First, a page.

A gloomy dance hall with heavy marble columns, which today is at best a filming location for a crime tango: the dilapidated Schlosshotel Waldlust in Freudenstadt is a chamber of horrors with grandeur in the middle of the Black Forest. Between burst pipes and dust-covered books, the unredeemed souls of former residents are said to haunt. No wonder the former luxury domicile is a popular setting for horror and crime novels - and a place of pilgrimage for photographers in search of the morbid.
Creaking floorboards, rattling doors, clanking window panes - the Hotel Waldlust, once a meeting place for nobility and celebrities, is now a place as enchanted as it is creepy. What could be more fascinating than such a 'lost place'? Especially since eerie anecdotes surround the Art Nouveau villa with the air of the mystical. Opened in 1902 as a grand hotel, kings, sultans and princes met with high society under its magnificent stucco ceilings. The noble hotel had its grandiose heyday under Adele 'Adi' B., who knew how to lure the social crème de la crème to the Black Forest with dance events and congresses. In 1949, she is said to have been murdered in the then world-famous hotel and to have haunted the house ever since.
After the violent death of Adele B., a military hospital was installed in the building - at that time, many people died in the magnificent ambience of the former grand hotel. Later, however, in the 1960s, the Waldlust was reopened as a guesthouse. Soon there were wild rumors that the house was cursed, that unredeemed souls were stuck here and were up to mischief as ghosts. The hotel staff reported inexplicable happenings: shaking glasses, a woman with a white veil scurrying by, sudden chills and musty smells, babies crying at night even though there is no baby. The elevator also reportedly went up and down for no reason, and electrical appliances suddenly stopped working. Just as suddenly, they ran again.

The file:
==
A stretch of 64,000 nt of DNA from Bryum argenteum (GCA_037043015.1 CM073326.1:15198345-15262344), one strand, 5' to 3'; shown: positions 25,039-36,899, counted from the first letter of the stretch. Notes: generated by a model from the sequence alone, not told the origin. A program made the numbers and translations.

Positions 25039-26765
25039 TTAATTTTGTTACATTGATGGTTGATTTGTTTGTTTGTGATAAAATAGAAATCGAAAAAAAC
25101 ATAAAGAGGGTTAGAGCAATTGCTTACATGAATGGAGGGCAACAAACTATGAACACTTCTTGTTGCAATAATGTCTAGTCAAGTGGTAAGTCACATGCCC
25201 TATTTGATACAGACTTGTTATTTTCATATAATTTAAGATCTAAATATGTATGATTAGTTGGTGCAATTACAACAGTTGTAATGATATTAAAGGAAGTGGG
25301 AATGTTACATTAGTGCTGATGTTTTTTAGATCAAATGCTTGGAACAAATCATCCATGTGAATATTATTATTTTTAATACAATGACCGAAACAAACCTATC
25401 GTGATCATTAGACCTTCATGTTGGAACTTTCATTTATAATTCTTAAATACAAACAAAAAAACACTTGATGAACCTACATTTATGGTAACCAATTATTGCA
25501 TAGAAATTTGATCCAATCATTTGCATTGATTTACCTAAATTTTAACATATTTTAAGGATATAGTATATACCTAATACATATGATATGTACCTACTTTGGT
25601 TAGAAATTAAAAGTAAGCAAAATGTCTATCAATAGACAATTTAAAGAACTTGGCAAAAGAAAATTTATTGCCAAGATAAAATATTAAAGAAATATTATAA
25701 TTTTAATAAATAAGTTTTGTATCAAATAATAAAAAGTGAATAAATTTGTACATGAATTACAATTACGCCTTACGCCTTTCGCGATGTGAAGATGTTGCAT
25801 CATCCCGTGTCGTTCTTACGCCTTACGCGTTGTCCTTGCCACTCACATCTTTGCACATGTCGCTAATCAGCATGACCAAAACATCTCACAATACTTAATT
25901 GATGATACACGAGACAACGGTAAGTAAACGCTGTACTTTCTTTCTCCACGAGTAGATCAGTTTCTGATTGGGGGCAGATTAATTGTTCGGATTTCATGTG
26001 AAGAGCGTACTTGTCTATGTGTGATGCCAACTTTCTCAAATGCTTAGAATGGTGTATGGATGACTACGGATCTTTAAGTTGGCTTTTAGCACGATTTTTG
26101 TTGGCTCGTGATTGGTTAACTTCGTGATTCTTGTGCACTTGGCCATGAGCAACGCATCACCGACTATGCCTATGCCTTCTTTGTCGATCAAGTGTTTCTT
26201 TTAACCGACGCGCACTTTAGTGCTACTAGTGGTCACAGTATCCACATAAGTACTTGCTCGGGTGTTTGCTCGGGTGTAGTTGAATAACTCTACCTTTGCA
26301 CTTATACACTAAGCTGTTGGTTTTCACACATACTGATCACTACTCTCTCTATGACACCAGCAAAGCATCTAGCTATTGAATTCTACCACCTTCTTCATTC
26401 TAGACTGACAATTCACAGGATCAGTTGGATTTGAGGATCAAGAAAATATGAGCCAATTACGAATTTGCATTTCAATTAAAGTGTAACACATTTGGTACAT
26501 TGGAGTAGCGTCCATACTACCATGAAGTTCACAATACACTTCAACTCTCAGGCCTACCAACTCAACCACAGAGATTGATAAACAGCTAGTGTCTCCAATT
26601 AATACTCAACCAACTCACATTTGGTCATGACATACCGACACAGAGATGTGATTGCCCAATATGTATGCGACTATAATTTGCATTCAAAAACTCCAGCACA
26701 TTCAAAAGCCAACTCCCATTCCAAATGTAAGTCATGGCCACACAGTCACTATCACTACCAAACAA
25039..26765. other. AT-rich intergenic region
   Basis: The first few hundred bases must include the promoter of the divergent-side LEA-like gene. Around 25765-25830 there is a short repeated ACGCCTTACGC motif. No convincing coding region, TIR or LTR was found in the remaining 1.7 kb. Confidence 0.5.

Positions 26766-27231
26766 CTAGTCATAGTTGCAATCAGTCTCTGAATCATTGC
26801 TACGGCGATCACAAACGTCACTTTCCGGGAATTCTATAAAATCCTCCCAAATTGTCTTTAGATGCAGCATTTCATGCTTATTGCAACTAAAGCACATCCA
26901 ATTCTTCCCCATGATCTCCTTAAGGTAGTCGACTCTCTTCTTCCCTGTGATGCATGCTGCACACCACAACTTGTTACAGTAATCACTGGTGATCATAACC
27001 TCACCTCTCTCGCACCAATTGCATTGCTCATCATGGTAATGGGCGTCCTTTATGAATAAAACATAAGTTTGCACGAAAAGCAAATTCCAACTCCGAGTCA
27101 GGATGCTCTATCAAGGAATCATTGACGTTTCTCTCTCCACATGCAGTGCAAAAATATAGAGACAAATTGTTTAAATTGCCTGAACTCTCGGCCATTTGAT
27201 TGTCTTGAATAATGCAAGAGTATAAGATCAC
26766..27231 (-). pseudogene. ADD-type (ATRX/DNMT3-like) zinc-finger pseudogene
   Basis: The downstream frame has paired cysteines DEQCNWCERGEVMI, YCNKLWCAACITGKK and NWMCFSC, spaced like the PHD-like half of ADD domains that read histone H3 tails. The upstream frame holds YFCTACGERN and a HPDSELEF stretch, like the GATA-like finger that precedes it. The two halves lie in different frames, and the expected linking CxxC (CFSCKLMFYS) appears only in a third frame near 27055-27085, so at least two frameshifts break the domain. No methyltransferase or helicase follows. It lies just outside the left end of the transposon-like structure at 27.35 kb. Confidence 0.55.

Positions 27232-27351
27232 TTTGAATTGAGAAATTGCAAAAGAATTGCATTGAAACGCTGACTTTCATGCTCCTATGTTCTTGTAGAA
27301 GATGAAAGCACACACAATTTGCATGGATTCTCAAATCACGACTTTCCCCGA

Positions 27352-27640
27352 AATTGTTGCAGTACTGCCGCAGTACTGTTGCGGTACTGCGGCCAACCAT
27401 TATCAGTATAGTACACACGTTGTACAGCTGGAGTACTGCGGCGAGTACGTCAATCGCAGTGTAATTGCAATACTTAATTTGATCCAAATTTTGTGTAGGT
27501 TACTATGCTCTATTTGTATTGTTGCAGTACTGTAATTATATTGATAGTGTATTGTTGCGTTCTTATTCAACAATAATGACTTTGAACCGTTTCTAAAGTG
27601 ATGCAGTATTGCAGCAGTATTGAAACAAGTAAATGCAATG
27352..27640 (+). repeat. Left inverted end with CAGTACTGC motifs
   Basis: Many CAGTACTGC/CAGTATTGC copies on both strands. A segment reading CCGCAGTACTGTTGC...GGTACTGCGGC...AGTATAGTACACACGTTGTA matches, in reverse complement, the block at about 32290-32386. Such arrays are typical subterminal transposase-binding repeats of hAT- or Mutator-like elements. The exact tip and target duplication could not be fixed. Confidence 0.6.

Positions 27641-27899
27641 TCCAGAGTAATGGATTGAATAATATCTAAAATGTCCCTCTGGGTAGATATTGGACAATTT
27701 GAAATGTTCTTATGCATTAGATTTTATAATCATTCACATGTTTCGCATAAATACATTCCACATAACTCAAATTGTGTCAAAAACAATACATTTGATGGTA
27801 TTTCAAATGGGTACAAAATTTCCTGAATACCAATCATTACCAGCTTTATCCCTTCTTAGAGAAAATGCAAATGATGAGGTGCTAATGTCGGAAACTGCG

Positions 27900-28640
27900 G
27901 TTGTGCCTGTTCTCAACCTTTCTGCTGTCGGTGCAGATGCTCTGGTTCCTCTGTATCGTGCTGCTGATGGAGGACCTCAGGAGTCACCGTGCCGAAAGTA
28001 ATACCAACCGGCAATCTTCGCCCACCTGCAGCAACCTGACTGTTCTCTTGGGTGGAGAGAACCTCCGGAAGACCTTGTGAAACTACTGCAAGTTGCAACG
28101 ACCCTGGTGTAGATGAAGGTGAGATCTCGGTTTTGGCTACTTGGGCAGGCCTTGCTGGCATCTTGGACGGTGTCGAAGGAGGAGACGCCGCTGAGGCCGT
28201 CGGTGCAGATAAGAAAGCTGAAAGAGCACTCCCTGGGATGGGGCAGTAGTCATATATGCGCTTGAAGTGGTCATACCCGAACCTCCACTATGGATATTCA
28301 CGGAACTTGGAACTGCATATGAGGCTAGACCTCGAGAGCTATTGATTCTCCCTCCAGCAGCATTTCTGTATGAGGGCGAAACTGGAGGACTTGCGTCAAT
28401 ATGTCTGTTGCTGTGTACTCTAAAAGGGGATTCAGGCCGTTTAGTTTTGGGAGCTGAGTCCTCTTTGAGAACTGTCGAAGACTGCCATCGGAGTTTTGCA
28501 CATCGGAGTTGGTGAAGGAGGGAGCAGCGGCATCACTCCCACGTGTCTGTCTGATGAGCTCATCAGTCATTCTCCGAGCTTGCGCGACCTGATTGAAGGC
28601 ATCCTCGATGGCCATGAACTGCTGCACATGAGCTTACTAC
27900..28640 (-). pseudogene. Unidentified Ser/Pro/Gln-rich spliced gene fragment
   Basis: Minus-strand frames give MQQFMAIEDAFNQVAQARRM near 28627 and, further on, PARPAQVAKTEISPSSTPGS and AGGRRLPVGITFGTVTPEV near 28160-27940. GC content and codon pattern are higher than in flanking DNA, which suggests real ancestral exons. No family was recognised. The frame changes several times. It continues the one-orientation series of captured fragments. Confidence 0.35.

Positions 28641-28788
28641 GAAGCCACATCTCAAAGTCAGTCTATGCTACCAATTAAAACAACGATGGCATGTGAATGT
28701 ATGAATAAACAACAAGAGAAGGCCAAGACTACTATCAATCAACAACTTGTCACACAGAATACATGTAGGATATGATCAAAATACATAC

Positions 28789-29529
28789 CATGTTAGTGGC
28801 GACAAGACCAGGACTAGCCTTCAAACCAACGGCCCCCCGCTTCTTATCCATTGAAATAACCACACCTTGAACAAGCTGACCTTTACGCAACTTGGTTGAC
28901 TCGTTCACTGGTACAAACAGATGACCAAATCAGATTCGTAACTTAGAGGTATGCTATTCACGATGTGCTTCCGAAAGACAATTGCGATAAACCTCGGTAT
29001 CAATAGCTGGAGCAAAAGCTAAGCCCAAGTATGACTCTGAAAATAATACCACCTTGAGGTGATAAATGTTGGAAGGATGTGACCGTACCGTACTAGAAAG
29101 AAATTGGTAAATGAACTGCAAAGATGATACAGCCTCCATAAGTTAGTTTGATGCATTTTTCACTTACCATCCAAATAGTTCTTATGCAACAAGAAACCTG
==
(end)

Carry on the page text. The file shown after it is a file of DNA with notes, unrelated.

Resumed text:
The luxury hotel was built in 1902 for the hotelier Ernst Luz according to the plans of the architect Wilhelm Vittali (1859-1920) from Baden-Baden, who was considered a specialist for spa and hotel buildings. The elegant Waldlust summer house became an exclusive hotel with 140 rooms, 60 private baths and 100 sunbathing balconies. It became world famous, but after the violent death of the last owner, a changeable period followed, interspersed with conversions and vacancies. Since 2005 it has been unused and is for sale. The Freudenstadt Association for Cultural Monuments (Verein für Kulturdenkmale Freudenstadt e. V.) is responsible for the preservation of the cultural monument and its park. It secures the building and park and offers guided tours, events and overnight stays in the dilapidated hotel. Information, dates and registration at www.waldlust-denkmal.de